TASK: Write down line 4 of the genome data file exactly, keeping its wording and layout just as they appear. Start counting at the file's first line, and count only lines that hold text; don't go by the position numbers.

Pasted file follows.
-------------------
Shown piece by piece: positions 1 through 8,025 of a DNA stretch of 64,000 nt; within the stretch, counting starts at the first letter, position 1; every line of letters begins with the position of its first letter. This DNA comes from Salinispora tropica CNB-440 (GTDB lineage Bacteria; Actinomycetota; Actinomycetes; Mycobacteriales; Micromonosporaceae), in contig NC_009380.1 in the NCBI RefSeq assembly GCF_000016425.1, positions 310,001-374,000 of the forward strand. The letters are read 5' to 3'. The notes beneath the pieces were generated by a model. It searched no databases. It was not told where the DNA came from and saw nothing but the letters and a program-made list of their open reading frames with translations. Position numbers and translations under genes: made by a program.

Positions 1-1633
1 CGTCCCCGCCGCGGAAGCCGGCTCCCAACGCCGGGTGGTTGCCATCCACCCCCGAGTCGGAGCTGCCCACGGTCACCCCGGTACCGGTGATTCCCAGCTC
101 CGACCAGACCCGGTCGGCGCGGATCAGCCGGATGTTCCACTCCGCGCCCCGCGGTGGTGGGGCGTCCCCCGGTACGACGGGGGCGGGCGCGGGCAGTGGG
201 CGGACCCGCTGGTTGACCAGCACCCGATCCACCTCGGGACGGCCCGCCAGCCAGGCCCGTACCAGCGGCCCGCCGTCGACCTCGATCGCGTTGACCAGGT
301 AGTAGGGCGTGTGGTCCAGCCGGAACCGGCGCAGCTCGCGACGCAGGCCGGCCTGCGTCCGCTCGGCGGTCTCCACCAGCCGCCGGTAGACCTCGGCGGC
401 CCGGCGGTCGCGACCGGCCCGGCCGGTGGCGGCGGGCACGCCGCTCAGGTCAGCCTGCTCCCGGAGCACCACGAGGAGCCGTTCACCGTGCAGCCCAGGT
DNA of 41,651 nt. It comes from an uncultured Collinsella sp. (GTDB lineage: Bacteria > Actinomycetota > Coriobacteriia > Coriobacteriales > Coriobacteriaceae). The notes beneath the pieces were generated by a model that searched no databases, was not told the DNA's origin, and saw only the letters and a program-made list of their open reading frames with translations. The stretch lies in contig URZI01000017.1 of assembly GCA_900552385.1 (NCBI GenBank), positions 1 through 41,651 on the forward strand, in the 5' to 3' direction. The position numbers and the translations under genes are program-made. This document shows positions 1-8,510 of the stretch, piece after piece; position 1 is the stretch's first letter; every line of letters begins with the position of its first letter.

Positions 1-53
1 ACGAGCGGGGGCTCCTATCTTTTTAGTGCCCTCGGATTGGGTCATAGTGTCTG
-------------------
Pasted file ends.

101 CGACCAGACCCGGTCGGCGCGGATCAGCCGGATGTTCCACTCCGCGCCCCGCGGTGGTGGGGCGTCCCCCGGTACGACGGGGGCGGGCGCGGGCAGTGGG